22 Myths, Legends & Superstitions From Around the World

In this great big beautiful world, we tell stories. As you travel the world, whether through books, videos, or in person, you’ll find many places that have their own set of myths, legends, and superstitions.

According to Merriam-Webster’s, a myth is a usually traditional story of ostensibly historical events that serves to unfold part of the world view of a people or explain a practice, belief, or natural phenomenon. A legend is a story coming down from the past. A superstition is a belief or practice resulting from ignorance, fear of the unknown, trust in magic or chance, or a false conception of causation. 

Here are 22 myths, legends, and superstitions from around the world. 

Superstition: Throw a penny in the Trevi fountain, and you will return to the Eternal City. 

Have you visited Rome? One of our must-see sights in this city is the Trevi Fountain, which dates back to the 1730s, and is one of the most popular fountains in the world.

Throw a penny in and the legend is that you will return to Rome one day, that’s why it’s on our list of superstitions from around the world. 

Legend: Loch Ness Monster 

In August 1933, the Courier (of Scotland) published an account of George Spicer’s alleged sighting of the Loch Ness Monster, who is now affectionately known as Nessie.

The creature hailing from Scottish folklore is often described as large, long-necked, and with one or more humps protruding from the water. However, scientists claim the alleged sightings and photographs are hoaxes and misidentifications of mundane things in the water. 

Myth: The Great Flood 

There are many stories that are similar to the Great Flood, across many cultures. The most well known story is the Great Flood and the story of Noah’s Ark.

Noah saved humanity by loading all kinds of animals onto his ark, essentially saving them from being destroyed. 

Superstition: Throwing salt over your shoulder

Throwing salt over your shoulder is said to help ward off the devil. In Leonardo da Vinci’s painting, The Last Supper, Jesus’ betrayer, Judas Iscariot, accidentally spills salt.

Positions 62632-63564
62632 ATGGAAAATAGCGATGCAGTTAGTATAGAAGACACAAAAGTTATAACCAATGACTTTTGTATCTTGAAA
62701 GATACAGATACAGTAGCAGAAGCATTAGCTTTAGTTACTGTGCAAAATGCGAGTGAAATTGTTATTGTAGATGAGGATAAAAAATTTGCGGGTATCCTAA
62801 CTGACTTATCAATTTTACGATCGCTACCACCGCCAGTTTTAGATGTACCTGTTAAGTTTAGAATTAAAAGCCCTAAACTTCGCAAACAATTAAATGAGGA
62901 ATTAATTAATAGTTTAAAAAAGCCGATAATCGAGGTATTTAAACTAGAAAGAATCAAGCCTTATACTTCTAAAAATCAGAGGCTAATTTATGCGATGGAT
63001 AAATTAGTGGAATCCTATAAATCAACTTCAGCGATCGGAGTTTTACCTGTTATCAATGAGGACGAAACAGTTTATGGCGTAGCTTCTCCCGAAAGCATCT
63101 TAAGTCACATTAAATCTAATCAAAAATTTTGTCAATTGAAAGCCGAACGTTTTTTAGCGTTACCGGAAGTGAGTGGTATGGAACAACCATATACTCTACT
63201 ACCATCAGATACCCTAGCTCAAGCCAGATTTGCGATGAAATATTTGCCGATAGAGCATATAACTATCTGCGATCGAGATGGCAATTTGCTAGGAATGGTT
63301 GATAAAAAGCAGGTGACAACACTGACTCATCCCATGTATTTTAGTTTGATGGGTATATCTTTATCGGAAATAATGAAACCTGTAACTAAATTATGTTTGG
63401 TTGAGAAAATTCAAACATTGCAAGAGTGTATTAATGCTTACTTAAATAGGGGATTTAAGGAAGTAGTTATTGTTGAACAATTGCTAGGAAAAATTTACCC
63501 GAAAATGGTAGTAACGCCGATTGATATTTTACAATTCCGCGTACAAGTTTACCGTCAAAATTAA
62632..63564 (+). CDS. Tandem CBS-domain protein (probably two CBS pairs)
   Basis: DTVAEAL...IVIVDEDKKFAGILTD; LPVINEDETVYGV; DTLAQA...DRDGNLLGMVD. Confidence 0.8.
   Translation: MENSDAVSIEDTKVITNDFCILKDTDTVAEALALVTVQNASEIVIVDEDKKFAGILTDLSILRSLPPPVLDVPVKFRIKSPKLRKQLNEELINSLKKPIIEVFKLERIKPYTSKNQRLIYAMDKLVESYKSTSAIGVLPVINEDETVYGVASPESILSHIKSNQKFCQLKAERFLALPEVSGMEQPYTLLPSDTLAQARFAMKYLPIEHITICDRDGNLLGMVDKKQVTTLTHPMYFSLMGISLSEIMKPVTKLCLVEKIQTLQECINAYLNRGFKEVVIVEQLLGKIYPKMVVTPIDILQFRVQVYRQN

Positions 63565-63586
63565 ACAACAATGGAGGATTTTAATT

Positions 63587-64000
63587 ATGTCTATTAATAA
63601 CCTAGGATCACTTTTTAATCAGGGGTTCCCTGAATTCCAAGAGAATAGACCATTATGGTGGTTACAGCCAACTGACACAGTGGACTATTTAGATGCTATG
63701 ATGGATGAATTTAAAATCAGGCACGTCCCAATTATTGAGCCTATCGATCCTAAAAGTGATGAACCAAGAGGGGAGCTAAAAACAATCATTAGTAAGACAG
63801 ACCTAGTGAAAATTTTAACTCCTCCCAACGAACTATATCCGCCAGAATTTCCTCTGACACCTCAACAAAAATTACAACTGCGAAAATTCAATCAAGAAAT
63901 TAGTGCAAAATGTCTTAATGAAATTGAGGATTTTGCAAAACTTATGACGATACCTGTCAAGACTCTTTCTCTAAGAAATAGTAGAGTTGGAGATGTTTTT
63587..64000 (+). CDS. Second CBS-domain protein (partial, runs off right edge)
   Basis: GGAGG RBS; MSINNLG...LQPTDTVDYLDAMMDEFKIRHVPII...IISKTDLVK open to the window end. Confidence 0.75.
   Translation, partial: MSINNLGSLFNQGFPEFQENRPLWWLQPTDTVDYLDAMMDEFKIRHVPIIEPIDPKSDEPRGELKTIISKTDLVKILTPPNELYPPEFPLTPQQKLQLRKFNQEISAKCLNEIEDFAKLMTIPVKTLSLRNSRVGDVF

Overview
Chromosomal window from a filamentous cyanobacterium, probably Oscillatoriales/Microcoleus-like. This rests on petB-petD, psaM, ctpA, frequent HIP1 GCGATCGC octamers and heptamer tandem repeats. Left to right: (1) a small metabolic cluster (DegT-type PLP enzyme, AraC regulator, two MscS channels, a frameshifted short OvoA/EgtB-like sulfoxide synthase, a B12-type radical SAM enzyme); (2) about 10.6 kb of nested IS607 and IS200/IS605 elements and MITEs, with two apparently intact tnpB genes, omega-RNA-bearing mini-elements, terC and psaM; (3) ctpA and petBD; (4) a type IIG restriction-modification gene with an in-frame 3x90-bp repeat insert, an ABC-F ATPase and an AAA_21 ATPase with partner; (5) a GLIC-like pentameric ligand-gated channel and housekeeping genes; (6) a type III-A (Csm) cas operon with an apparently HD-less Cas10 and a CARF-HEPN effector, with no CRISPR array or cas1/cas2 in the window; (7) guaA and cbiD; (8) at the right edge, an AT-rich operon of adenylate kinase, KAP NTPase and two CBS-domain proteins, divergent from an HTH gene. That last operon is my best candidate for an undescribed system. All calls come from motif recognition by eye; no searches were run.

Since Judas was not a good guy, by way of association, that meant that salt was not a good thing. Throwing salt over your shoulder would blind the devil, who was waiting there. 

Legend: Kiss the Blarney Stone and you will be granted eloquence. 

We wrote an entire article about the Blarney Stone, how cool it is, and why you need to visit it. It is said that if you kiss the Blarney Stone, you will grow eloquent.

Headed to Ireland for the first time? Check out our guide for first timers.

Myth: The Trojan Horse

Our list of myths and legends from around the world wouldn’t be complete without The Trojan Horse. The Trojan Horse is a giant wooden horse that has been said to have aided the Greeks during the Trojan War.

The horse was first mentioned in Homer’s ‘Odyssey.’ THe soldiers hid inside the giant wooden horse and took over the city. 

Superstition: “Knock on wood” 

There are many interpretations of where the superstition of “knock on wood” started in the world.

Some believe it is rooted in the Indo-European or Celtic belief that spirits good and bad resided in trees and could be either called upon for protection or chased away by knocking on their home, and Christians link the practice to the magical power of the wooden Crucifix.

In addition, a 19th-century British children’s game could be another interpretation – “Tiggy Touchwood” was a game where players claimed immunity from being tagged by touching the nearest piece of wood.

The Brits still say “touch wood,” to this day. 

Legend: Fountain of Youth

Next on our list of myths and legends from around the world, is the Fountain of Youth.

According to this legend, Ponce de León believed that a magical fountain, flowing with age-reversing waters, existed in what we know today as St. Augustine, Florida. He forged an entire expedition to search for this fountain, but he never found it.

Myth: The Divine Wind 

The Divine Wind is said to have saved Japan from two Mongol fleets in 1274 and 1281.

Essentially, typhoons arose both times and killed thousands of Mongolians, saving the Japanese. Japan celebrates this and claims it was divinely ordained, by the God Raijin in some accounts, and other gods in others.

This intervention is called the kamikaze. 

Superstition: Walking under a ladder 

The superstition of walking under a ladder causing bad luck stems from European/Christian roots, and Egyptian roots.

The Christians connected ladders to the “Holy Trinity” of the Father, the Son, and the Holy Spirit. The “Holy Trinity” is often seen as a triangle, and a ladder forms a triangle, so walking under a ladder would destroy the sanctity of the Trinity.

In addition, the Egyptians believed one could accidentally see a god while going up or down a ladder, so they avoided them. 

Legend: Romulus & Remus

The legend of Romulus and Remus is well known.

The twins were born in 770 BC, tossed into a basket, and left in the Tiber river. A she-wolf found them and raised them until a shepherd took over. As adults, they wanted to establish a city where they met the she-wolf.

They couldn’t decide where, so they fought, and Romulus killed Remus. Rome was born.